Clearly class is a powerful cross-cutting factor in explaining postsecondary differences among all students. Yet, controlling for income, race matters: taken together, lower-income AfricanAmerican and Hispanic students just don't do as well as lower-income whites. We find that white students (45%) in the lower half of the family income distribution drop out of college much less frequently than African Americans (55%) and Hispanics (59%).
These lower-income whites get Bachelor's degrees at nearly twice the rate of African Americans and Hispanics and obtain many fewer sub-baccalaureate degrees. In particular, African-American students get substantially more certificates.
Class and race overlap and are most virulent in combination. Along with many other researchers, we find that the reason for persistent racial inequality begins with the fact that African Americans and Hispanics seem to face barriers not faced by whites.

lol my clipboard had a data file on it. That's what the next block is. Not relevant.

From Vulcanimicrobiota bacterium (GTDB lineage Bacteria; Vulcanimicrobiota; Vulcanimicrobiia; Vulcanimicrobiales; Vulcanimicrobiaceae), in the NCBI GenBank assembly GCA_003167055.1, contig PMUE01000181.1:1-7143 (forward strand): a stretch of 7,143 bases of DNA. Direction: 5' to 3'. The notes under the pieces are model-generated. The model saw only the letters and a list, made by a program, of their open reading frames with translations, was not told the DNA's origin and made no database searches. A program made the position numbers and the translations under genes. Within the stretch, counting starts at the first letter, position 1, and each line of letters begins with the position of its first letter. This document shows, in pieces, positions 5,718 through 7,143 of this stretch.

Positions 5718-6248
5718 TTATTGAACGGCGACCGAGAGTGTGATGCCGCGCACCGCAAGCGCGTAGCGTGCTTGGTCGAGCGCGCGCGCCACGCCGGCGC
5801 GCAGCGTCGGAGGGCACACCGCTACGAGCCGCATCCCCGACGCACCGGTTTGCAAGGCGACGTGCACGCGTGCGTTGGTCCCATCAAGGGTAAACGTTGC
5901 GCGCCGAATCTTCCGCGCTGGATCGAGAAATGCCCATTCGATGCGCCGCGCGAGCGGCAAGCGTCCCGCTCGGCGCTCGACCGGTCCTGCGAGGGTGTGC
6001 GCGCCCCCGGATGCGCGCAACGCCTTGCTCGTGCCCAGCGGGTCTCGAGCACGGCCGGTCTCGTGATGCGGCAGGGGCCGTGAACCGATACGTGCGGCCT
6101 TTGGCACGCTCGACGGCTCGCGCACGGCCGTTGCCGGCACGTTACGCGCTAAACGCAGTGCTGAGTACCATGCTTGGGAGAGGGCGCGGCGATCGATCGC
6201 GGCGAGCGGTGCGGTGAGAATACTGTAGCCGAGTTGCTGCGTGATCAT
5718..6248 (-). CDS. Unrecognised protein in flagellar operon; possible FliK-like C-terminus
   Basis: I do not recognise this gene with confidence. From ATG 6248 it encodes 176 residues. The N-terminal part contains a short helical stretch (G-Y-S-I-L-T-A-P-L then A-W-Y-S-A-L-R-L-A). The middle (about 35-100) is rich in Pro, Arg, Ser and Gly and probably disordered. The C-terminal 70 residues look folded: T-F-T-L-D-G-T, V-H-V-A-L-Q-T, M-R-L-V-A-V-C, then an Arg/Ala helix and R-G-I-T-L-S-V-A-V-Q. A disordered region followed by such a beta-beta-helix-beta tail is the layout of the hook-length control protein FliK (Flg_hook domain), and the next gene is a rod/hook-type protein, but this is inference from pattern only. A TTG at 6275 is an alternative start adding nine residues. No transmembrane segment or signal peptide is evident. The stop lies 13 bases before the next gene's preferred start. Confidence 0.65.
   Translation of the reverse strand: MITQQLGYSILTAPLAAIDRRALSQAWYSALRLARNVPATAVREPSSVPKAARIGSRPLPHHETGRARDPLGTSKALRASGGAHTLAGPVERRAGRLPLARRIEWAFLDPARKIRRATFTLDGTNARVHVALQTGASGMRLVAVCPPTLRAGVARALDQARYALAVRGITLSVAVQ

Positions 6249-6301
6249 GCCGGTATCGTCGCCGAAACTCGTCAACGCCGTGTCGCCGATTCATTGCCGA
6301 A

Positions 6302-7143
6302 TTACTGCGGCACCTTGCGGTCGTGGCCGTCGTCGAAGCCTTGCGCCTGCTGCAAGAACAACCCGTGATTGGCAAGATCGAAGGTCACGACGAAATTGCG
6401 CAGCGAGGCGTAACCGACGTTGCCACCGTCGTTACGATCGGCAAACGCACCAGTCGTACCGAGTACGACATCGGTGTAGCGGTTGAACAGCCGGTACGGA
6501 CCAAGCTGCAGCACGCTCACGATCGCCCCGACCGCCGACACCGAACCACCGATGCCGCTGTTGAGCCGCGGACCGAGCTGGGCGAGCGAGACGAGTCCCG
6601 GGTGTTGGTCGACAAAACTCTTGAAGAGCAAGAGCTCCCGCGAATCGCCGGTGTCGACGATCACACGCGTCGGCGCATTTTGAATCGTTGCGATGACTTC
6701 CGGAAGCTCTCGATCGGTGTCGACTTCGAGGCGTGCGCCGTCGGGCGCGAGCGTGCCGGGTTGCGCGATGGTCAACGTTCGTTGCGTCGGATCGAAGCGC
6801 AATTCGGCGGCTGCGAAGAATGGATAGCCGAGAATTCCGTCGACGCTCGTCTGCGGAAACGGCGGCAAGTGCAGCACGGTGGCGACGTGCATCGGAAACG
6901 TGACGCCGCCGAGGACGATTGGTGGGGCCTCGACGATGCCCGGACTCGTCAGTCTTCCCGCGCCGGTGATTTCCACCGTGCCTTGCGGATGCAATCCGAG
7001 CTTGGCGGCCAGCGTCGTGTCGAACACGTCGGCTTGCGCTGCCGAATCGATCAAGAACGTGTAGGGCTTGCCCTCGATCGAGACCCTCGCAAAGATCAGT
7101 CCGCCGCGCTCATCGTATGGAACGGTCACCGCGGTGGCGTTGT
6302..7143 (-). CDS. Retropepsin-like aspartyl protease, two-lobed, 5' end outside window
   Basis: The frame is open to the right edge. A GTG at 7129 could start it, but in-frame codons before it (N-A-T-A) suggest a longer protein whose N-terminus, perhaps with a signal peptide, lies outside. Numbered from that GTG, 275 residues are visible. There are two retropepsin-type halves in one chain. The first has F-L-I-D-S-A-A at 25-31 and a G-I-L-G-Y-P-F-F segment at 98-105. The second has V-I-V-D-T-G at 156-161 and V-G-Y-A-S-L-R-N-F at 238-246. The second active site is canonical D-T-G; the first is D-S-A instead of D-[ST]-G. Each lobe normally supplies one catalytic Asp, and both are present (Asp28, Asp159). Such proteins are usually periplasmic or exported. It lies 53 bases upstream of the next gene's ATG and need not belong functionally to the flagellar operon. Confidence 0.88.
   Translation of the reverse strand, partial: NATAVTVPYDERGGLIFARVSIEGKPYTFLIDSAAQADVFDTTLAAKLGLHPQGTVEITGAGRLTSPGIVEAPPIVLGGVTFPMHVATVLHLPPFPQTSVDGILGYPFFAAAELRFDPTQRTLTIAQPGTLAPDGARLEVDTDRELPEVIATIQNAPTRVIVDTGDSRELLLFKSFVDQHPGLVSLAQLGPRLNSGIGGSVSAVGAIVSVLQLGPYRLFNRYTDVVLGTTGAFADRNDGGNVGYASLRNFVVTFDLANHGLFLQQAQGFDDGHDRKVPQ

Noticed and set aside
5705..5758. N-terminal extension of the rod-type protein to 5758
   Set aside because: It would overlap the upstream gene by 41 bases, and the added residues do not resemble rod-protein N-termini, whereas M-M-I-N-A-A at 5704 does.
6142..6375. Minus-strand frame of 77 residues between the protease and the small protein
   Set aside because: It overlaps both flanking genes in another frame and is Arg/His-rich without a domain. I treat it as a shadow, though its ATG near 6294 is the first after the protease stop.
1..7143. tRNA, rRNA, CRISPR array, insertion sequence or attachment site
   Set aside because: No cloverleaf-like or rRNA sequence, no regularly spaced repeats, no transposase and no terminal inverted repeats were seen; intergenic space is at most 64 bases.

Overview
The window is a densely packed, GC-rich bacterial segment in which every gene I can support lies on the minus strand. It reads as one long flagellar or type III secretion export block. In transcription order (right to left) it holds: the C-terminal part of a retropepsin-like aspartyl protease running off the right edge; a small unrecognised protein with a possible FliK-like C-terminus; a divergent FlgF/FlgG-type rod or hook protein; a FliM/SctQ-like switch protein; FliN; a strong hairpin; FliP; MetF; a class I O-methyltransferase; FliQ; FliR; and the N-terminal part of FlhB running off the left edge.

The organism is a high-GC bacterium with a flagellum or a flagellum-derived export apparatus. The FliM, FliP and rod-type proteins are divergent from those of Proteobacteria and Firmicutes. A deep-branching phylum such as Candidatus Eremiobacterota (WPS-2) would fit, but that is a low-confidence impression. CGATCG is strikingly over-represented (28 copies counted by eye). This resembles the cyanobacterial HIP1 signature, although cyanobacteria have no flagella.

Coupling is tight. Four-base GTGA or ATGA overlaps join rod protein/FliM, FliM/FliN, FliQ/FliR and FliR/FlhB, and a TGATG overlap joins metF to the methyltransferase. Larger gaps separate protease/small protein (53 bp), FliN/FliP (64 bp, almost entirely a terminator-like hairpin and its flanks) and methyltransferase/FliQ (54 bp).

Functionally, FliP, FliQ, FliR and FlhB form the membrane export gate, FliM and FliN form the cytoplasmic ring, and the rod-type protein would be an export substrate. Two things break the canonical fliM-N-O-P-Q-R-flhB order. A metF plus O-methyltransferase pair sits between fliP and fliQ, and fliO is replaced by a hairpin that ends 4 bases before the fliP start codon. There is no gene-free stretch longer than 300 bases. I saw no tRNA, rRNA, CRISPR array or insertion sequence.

Unequal educational and career outcomes for economically disadvantaged whites can be explained with variables like family income, parental education, and peer expectations. These same variables do not fullyexplain African American and Hispanic educational and economic outcomes. Earlier research shows income effects are more fully explained by observable things, like peer group and tutoring, while differences by race are not so easy to pin down. The preponderance of evidence supports the premise that the disadvantages of race and income must be considered separately in most cases. Yes, differences in readiness and income explain differences in academic and life outcomes; but, independently, so do race and ethnicity.